Les Nouvelles de Jérusalem sont une revue d'informations de l'École biblique et archéologique française de Jérusalem, 2 à 3 fois par an, elles donnent un aperçu des travaux en cours en exégèse comme en archéologie, ici à Jérusalem. En voici le premier numéro couleurs en ligne. Les articles alternent français et anglais.
The Nouvelles de Jérusalem is an information review of the École Biblique et Archéologique française de Jérusalem, 2-3 times a year, they give an overview of the work in progress in both exegesis and archeology, here in Jerusalem. Here is the first color edition online. Articles are sometimes in French sometimes in English.
Bible Paths of Light in Isaiah From the diachronic to the synchronic approach The Book of Isaiah has been the classic example for historicalcritical exegesis in proving the necessity of a diachronic study. Indeed, we can easily point to the well-known difficulty that Isaiah, while living in the 8 th century BC, spoke about Cyrus, the King of Persia from the 6 th century BC. Thus, literary criticism has been applied to the book as an instrument to trace the diversity of theologies, literary genres, cultural and political contexts, spanning from the 8 th to at least the 4 th century. The first studies tended to concentrate on the biography of Isaiah and admittedly had a certain historicist bias. One was looking for the ipsissima verba of the prophet from the 8 th century, while the text considered to be more recent and hence ‘not-original’ did not merit the same attention. It is because of the internal development of the historical- 4 Lettre aux amis de l’ÉBAF - N° 93 - <strong>Pâques</strong> <strong>2017</strong>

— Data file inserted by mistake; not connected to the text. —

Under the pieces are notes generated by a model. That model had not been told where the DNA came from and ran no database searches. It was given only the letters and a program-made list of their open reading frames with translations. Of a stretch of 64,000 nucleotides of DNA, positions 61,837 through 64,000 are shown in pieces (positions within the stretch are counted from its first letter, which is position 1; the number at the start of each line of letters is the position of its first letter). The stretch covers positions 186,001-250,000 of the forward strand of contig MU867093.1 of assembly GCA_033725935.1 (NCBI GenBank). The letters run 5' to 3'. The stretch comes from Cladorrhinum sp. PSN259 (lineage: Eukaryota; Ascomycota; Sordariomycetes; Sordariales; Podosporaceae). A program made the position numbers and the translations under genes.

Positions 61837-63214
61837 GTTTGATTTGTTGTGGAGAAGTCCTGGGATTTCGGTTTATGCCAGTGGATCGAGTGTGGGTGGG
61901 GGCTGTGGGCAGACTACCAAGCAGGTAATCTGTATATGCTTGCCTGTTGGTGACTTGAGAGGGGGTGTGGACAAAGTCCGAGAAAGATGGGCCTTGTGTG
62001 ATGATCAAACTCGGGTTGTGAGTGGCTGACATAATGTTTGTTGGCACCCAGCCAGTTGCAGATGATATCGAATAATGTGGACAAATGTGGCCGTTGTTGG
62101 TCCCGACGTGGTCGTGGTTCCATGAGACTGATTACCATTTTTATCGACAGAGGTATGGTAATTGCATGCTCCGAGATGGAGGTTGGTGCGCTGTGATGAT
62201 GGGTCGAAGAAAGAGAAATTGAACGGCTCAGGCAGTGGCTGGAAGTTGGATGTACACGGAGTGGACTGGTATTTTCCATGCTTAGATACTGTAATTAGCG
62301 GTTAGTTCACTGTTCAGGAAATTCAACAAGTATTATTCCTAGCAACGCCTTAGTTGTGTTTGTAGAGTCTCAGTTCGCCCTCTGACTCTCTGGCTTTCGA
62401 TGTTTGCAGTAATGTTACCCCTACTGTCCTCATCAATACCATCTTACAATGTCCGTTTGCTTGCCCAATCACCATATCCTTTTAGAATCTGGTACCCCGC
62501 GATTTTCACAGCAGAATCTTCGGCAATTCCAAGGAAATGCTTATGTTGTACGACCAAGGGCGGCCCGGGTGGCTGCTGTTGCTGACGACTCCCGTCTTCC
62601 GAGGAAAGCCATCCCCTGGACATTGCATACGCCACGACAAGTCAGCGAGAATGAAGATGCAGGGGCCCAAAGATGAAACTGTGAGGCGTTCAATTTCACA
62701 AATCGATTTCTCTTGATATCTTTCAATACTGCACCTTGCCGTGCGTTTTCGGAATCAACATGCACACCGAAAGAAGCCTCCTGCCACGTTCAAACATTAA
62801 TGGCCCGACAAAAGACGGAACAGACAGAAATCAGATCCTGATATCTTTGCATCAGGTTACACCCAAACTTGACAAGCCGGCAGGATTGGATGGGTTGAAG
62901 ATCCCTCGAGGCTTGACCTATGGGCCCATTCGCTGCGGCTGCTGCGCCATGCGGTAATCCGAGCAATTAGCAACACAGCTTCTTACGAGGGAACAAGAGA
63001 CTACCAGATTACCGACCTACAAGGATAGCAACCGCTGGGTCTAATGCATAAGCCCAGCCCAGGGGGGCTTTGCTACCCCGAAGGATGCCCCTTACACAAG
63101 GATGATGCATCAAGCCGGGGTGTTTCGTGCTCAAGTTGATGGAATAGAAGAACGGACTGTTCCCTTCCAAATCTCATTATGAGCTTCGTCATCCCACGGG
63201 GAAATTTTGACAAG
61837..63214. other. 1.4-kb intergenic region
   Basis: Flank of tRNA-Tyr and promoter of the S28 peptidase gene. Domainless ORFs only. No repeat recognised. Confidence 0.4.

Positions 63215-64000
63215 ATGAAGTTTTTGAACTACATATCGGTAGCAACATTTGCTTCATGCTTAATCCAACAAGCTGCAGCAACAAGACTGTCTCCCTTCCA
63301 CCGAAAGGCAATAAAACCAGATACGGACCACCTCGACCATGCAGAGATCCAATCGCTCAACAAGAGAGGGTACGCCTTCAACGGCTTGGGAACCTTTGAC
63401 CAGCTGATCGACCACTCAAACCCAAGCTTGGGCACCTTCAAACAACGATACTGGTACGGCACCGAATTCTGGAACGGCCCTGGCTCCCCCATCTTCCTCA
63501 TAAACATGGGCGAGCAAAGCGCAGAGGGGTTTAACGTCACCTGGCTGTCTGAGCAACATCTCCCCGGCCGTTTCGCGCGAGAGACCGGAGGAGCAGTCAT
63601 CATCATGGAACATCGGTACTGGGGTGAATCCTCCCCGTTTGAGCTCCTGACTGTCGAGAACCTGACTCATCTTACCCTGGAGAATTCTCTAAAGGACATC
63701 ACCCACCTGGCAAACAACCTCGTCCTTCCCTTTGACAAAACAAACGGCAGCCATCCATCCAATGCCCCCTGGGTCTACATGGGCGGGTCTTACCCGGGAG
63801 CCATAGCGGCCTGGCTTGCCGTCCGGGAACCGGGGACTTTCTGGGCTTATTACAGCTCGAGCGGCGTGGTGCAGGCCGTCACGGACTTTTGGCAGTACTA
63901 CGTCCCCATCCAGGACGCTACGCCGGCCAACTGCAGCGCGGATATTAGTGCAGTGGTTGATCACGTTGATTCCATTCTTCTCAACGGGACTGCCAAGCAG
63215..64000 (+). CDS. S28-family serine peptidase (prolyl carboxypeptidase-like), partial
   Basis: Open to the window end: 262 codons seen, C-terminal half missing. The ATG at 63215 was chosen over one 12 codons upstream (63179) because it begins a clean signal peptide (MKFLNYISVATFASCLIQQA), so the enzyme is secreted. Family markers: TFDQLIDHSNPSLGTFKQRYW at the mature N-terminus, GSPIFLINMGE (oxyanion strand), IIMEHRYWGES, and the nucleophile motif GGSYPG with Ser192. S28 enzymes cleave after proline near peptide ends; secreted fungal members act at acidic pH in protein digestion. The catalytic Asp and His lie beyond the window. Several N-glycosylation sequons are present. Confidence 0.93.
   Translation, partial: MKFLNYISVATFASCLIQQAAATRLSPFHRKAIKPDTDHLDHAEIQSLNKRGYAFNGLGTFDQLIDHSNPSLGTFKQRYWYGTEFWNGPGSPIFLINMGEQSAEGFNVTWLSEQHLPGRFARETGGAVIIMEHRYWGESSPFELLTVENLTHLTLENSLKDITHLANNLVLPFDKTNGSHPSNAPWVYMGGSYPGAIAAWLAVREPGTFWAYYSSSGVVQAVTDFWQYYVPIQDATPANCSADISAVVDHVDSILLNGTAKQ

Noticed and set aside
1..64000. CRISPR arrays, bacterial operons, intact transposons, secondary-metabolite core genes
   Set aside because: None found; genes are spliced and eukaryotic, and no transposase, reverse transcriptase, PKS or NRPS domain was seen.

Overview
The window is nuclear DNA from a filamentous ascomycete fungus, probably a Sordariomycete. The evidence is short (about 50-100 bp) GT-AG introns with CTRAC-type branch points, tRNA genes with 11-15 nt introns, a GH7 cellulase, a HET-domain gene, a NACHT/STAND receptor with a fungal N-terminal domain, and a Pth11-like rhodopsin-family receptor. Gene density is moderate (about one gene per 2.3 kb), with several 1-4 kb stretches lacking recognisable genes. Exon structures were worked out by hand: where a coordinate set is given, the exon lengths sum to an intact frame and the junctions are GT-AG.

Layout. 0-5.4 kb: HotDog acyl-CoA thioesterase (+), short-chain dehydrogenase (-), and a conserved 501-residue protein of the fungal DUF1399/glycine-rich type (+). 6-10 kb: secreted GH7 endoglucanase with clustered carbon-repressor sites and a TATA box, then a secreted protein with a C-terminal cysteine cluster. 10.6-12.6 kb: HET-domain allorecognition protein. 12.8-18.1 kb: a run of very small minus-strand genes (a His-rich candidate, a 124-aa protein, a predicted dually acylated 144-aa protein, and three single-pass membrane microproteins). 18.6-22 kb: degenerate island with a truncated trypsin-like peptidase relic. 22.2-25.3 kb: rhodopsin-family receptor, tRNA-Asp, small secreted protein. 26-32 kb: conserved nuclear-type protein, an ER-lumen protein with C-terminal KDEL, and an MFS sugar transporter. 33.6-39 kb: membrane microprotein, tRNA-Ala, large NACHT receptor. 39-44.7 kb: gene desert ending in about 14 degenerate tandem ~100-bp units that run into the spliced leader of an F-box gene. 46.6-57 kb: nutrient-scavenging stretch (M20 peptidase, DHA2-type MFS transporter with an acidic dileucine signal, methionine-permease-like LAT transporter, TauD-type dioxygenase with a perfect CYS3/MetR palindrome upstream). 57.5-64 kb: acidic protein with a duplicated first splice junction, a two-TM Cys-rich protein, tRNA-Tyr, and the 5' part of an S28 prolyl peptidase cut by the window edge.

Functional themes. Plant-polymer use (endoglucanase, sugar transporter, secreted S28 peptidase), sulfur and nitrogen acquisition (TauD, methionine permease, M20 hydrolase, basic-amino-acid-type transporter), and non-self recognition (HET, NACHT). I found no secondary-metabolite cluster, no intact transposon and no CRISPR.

critical method itself that gradually the more recent editorial stages became the center of scholarly attention. Indeed, to explain these stages means to understand what is most fundamental: what is the central message, not of a single passage, but of the whole book? Synchronic approaches are therefore not in opposition to the historical method, but rather resulted from the growth of the method itself. Quest for Unity Anyone who has toiled trying to grasp the unity of the book will have experienced a great deal of frustration. The shifts of the speakers, themes, and literary forms are abrupt and often quite bewildering. The Book of Isaiah is definitely not following a linear way of thinking, nor developing arguments in any straightforward direction. The reader stands before a thicket, or rather a forest, and hesitates which path to choose. Symbol Nevertheless, the book itself proposes many paths. One may begin mapping this land by following any chosen theme (e.g. kingship). If it appears often enough, the reader will be able to grasp the different contexts (positive, negative) or different subjects involved (God, human king, Messiah?, the people). Finally, if the theme is well chosen, it will allow him to cross through all the book, thus experiencing something of this landscape and approaching the main question: why was it written? Or at least, why is it written like that? What is its message? The choice of the right path in this quest is crucial. The choice of a single word is too narrow and limiting. One needs to refer to some reality that is common, flexible and meaningful. Preferable candidates seem to be symbols sensu stricto; i.e. universal and archetypal realities, which through what is visible connect to invisible realities. This essential quality is particularly useful in comprehending a work that is both poetry and theology. Since Isaiah invites us, “Come, let us walk in the light!” (Is 2:5), let us follow the light. Light Studying the symbol of light in a book means precisely dealing with the linguistic expressions based on this material reality. Nouns and verbs associated with the sematic field of light, as well as the metaphors of light become the first subject of the study, together with the pericopes where they occur. 5